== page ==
Monday, 14 March 2011

Around and about Aleppo

Friday was a quiet day in Aleppo as this is when almost everything is shut and people have their day off.  I used the time to visit the fabulous Citadel and get my bearings.  Towards the end of the afternoon, I decided to pop into the National Museum of Aleppo.  I was advised at the entrance not to pay and go in as they would be closing in 30 minutes and really I needed an hour and a half to do it justice.  However, the museum curator was present and decided that I should follow him upstairs so that he could show me a map and advise me where to travel in the local area - I had mentioned that I would have a driver the following day to visit St Simeon.

The next thing I knew, I was sitting in Mohamed Almslem's office being shown photos of him on archaeological digs and he was telling me all about the different teams of archaeologists from Oxford, Cambridge and Yale who come to Syria each year to help excavate some of the 1400 sites of interest.  To date, only 400 of them have even been touched.  Things then took a slightly surreal turn when he decided that I should return the following day at 2pm, view the museum until it closed at four and then he would take me out of Aleppo (about 10km) and we would go out for dinner.  As he understood the way these things worked, we would go "Dutch".  I left with his card and quite frankly unsure whether I would appear at 2pm the following today!

Back at the hotel, I got chatting to an Australian barrister called John.  As we had both booked drivers for the following day to do similar things, we decided to change the booking and use the same driver.  I mentioned Mohamed's recommendations: St Simeon, Ain Dara and Cyrrhus (Nebi Huri).  Cyrrhus is right up near the border with Turkey and so we needed to renegotiate the price a little when our driver appeared this morning.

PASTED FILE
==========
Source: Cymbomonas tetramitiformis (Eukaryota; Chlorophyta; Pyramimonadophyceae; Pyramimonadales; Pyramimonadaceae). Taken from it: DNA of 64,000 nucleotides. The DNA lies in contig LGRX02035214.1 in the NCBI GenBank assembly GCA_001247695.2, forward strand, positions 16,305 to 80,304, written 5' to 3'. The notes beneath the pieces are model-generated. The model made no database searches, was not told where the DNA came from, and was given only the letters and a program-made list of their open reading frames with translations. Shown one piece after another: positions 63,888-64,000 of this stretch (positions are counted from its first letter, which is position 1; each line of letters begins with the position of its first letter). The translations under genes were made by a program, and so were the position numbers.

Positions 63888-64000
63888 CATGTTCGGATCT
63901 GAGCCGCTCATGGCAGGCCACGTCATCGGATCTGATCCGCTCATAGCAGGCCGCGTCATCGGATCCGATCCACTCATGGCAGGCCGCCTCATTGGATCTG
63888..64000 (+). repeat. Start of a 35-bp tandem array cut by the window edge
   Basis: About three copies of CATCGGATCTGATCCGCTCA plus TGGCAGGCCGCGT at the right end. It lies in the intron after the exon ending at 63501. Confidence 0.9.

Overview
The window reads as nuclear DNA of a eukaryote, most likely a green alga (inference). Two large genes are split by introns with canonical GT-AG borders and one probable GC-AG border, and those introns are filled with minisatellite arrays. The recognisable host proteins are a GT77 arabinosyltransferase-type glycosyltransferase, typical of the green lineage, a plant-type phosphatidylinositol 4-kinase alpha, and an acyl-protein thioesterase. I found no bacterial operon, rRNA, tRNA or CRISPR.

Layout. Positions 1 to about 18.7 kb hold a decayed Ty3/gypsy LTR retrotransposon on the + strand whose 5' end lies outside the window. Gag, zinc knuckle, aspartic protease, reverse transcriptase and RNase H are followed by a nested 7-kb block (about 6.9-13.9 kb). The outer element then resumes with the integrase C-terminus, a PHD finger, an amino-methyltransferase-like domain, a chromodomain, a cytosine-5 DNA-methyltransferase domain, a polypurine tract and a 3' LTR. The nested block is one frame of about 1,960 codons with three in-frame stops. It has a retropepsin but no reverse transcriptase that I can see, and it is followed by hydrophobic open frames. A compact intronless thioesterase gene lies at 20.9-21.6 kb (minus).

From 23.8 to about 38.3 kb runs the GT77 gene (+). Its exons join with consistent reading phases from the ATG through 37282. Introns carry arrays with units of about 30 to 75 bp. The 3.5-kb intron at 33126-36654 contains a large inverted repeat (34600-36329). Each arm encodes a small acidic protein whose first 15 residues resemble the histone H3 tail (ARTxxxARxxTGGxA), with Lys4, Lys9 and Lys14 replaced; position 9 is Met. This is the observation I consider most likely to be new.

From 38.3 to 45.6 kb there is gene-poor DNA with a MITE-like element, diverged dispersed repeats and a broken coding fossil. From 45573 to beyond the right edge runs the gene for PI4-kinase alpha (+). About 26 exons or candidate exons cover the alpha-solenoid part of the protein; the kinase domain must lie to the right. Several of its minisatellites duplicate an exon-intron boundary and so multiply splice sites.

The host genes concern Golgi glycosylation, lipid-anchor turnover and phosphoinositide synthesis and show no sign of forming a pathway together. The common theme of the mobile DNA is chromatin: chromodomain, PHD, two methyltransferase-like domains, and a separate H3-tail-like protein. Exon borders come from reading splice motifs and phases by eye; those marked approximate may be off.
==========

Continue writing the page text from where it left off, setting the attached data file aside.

We headed all the way up to Cyrrhus first and then worked our way back down.  I missed the two o'clock appointment because Mohamed's suggestions for our day out were so absolutely spot on that we didn't return to Aleppo until 5pm!  We shared Cyrrhus (city which became part of the Roman Empire following the conquest of Syria by Pompei in 64 BC) only with a French archaeologist who was taking measurements of the stones which would have formed the main amphitheatre wall.  What a luxury to be able to explore this amazing site as the only visitors.  At Ain Dara (suggested to be a temple dedicated to a semitic fertility goddess dating from the 10th century BC), again, we were practically the only people there and here shared the experience with a local family.

After a wonderful hummous / baba ganoush and salad late lunch washed down with Turkish coffee, we headed to the most famous of all the sites in this area: St Simeon.  The previous day, 1000 people had visited the site.  During our visit, there can't have been more than 20 people present and so yet again we were hugely privileged to visit in peace and solitude.  The sheer enormity of these sites and the incredible time periods in question require the visitor to be able to place themselves back in time and truly imagine how things would have been.

So we'll never know how my dinner date would have turned out.  John had predicted that I would have become Mohamed's 4th wife.  I can only thank him for taking the time to talk to me, make wonderful suggestions and as he wished (even without dinner), I have become an ambassador for Syria.

Photos from around Aleppo

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